Microsoft confirms Lapsus$ hackers stole Bing, Cortana source code

Microsoft, however, said the leaked code was not severe enough to cause any risk elevation and that response teams shut them down mid-operation.

Microsoft hack
Microsoft also outlined the steps other organisations can take to improve security. (File)

Lapsus$, the hacking group that had earlier claimed to have hacked Samsung, Nvidia, and several others, claimed this week that it had also hacked Microsoft. Posting a file in an archive that had 37GB data, the group claimed that it contained partial source codes for Bing and Cortana. Lapsus$ claimed it only got around 45% of the code for Cortana and Bing and around 90% for Bing Maps.

After investigating, Microsoft confirmed on Tuesday that the group, referred to as DEV-0537, compromised “a single account” and stole sections of source code for some products. In a blog post on its security site, Microsoft said investigators had been tracking Lapsus$ for weeks. The post also provides details about some methods they group used to compromise victims’ systems.

The Microsoft Threat Intelligence Center (MSTIC) said the DEV-0537 actors’ objective was to gain elevated access through stolen credentials, enabling data theft and destructive attacks against a targeted organisation that often resulted in extortion.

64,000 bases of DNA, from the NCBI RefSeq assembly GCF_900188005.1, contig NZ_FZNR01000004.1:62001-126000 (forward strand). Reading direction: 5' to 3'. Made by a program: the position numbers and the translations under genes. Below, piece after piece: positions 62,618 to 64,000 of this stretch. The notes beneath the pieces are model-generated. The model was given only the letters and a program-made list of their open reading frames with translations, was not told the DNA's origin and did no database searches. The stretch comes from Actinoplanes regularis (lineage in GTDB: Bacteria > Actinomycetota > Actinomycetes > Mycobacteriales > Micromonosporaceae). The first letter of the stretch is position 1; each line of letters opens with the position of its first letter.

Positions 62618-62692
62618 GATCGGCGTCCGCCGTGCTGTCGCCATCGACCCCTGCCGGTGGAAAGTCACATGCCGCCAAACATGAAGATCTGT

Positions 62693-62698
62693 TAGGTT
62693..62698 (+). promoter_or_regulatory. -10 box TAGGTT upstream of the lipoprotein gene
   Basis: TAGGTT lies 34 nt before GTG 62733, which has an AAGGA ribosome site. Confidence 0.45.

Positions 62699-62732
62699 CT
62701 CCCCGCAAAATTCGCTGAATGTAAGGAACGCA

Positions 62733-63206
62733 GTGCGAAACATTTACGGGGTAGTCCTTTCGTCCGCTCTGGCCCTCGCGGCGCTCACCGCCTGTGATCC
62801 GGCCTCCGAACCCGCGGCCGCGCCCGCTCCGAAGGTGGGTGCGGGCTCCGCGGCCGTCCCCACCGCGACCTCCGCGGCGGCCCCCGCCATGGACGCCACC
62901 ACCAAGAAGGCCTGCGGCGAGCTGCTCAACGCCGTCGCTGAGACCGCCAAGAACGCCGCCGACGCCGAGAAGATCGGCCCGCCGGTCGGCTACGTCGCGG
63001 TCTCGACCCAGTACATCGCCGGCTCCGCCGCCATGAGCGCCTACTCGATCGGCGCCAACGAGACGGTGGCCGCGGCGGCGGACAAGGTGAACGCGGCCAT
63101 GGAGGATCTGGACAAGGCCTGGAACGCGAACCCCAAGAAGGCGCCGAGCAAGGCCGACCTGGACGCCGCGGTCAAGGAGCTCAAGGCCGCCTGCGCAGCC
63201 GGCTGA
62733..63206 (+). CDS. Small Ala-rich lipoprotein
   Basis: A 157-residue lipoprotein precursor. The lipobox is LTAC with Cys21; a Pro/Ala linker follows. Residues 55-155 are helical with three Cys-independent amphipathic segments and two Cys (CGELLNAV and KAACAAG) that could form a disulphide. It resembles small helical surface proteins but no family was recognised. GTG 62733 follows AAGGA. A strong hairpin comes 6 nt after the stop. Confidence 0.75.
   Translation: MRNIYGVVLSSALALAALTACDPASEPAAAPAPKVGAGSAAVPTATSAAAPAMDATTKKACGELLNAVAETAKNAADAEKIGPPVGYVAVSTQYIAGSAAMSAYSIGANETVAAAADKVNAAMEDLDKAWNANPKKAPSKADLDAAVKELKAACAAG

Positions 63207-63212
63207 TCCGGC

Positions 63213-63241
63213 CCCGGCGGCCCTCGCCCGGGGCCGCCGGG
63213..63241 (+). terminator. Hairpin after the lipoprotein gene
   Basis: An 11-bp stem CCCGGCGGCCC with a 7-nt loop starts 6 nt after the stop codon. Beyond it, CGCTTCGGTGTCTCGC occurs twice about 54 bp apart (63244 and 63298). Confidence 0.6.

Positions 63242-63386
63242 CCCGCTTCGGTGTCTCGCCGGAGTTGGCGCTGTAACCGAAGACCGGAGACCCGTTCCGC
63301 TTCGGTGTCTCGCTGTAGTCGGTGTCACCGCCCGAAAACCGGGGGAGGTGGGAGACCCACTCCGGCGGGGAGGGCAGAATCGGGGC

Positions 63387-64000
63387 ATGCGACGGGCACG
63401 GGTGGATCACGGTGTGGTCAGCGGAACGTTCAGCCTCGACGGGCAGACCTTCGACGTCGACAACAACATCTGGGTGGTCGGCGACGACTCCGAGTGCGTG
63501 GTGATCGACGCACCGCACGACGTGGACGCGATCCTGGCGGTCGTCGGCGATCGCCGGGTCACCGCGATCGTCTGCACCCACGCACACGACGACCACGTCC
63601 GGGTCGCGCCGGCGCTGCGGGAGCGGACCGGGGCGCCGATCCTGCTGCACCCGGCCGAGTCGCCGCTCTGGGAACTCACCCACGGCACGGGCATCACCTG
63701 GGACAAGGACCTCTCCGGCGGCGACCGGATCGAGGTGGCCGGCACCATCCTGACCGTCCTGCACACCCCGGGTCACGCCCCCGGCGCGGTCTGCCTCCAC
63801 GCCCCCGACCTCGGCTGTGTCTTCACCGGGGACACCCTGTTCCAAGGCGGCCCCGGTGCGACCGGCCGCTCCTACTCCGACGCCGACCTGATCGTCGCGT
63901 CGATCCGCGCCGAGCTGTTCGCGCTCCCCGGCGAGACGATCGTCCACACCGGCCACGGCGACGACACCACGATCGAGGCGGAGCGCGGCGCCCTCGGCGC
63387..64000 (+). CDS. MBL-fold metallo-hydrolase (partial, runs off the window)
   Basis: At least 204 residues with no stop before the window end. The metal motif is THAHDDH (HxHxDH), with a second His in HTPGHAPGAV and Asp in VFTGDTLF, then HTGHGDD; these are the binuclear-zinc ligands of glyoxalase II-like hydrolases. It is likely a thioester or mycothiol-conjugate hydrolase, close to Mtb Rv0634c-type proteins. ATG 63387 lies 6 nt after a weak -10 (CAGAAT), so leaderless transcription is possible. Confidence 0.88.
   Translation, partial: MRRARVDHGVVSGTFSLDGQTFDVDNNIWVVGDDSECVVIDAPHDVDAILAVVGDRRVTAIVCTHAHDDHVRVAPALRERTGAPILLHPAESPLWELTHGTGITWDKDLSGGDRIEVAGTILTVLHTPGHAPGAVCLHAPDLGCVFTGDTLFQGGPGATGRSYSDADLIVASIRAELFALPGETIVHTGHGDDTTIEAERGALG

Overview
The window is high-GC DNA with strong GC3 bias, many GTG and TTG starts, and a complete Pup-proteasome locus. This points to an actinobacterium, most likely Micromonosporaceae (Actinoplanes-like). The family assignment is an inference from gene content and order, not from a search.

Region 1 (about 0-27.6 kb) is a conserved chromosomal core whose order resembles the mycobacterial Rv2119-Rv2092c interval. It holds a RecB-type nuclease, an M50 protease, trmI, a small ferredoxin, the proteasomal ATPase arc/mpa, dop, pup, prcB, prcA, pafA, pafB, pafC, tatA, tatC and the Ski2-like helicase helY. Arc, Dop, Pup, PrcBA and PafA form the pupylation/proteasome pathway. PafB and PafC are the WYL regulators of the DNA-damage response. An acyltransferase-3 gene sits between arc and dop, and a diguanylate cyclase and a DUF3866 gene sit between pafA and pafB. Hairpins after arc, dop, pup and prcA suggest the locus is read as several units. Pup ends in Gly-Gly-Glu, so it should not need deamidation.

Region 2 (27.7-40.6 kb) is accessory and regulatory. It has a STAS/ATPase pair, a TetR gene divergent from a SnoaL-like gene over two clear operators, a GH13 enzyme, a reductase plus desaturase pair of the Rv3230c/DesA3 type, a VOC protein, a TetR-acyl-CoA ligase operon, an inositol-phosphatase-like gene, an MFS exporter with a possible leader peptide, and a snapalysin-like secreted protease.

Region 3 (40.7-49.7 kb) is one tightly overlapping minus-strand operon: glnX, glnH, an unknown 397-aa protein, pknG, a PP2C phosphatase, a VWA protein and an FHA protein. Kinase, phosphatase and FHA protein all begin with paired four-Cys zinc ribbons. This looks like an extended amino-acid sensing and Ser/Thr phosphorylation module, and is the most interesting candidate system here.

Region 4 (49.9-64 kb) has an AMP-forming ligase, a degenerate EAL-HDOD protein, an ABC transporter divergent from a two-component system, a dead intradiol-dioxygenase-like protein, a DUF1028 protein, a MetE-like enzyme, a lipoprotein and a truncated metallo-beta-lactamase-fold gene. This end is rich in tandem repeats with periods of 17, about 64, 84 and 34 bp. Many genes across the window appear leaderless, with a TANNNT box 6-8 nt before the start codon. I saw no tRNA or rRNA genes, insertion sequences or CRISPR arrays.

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“Tactics and objectives indicate this is a cybercriminal actor motivated by theft and destruction,” MSTIC said.

Microsoft, however, said the leaked code was not severe enough to cause any risk elevation and that response teams shut them down mid-operation.

In the blog post, Microsoft also outlined the steps other organisations can take to improve security, including requiring multifactor authentication, not using weaker multifactor authentication methods such as secondary email or text messages, educating team members about potential social engineering attacks, and creating processes for responses to Lapsus$ attacks. Microsoft said it would keep tracking Lapsus$ and keep an eye on any attacks it carries out on customers.

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Lapsus$ has been on a hacking spree in recent times, if its claims are to be believed. The group claims to have accessed data from Samsung, Okta, and Ubisoft, and Nvidia. While Samsung and Nvidia admitted that their data was stolen, Okta denied the group’s claims that it had access to its authentication service.

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